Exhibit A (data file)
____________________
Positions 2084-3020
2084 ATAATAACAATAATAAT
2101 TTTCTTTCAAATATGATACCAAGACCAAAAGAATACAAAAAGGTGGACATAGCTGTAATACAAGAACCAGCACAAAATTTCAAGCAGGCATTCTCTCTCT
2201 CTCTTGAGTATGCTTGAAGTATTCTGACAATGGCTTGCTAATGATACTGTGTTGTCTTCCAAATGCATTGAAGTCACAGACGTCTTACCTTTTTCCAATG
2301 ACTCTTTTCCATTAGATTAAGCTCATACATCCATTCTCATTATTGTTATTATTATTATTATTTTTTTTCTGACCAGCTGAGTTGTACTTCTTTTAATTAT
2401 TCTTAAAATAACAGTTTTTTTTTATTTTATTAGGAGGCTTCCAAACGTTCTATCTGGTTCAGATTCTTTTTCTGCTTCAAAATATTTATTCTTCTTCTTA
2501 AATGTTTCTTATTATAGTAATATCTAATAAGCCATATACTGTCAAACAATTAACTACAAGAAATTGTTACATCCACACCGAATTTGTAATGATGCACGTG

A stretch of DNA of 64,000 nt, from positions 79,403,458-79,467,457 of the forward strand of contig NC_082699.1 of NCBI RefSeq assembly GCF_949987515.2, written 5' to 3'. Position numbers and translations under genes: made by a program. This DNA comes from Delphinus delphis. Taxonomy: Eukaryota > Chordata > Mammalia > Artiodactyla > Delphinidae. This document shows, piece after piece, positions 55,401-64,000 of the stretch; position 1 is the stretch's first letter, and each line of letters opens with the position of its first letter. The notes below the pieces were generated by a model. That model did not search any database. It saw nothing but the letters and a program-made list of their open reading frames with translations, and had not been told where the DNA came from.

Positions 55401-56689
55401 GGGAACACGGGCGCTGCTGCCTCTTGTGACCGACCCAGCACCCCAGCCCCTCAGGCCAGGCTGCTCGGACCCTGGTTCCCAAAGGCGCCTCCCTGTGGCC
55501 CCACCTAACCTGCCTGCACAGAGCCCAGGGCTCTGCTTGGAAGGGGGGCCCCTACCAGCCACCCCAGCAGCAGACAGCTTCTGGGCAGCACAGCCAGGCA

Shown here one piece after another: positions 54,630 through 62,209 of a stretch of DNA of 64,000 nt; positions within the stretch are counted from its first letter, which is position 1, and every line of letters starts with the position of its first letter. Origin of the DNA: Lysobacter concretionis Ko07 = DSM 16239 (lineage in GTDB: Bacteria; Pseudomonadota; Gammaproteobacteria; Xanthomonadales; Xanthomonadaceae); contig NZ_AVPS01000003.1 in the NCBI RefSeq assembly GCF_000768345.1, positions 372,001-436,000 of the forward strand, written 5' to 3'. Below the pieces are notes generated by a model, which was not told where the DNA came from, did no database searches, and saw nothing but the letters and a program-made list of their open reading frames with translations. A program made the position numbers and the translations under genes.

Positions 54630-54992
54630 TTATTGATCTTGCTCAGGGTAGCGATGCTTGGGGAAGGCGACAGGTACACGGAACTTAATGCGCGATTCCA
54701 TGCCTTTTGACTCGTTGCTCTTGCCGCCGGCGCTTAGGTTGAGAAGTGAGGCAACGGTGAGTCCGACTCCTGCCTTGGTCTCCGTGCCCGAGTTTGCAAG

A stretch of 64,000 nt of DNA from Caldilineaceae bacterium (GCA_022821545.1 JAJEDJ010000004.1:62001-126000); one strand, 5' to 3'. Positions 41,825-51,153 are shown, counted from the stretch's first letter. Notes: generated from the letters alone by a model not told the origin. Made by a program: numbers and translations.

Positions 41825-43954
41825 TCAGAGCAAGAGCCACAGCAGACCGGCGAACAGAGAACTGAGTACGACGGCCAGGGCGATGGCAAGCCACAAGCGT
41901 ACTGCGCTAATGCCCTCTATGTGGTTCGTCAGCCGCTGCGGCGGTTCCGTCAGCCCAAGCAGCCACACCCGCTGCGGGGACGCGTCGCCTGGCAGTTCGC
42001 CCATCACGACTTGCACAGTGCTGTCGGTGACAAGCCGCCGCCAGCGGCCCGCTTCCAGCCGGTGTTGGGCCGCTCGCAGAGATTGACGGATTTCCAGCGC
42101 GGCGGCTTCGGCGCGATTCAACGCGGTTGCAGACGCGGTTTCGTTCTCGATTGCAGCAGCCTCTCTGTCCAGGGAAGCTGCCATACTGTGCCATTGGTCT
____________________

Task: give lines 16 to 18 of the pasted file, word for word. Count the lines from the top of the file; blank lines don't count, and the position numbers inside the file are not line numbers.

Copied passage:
A stretch of 64,000 nt of DNA from Caldilineaceae bacterium (GCA_022821545.1 JAJEDJ010000004.1:62001-126000); one strand, 5' to 3'. Positions 41,825-51,153 are shown, counted from the stretch's first letter. Notes: generated from the letters alone by a model not told the origin. Made by a program: numbers and translations.

Positions 41825-43954
41825 TCAGAGCAAGAGCCACAGCAGACCGGCGAACAGAGAACTGAGTACGACGGCCAGGGCGATGGCAAGCCACAAGCGT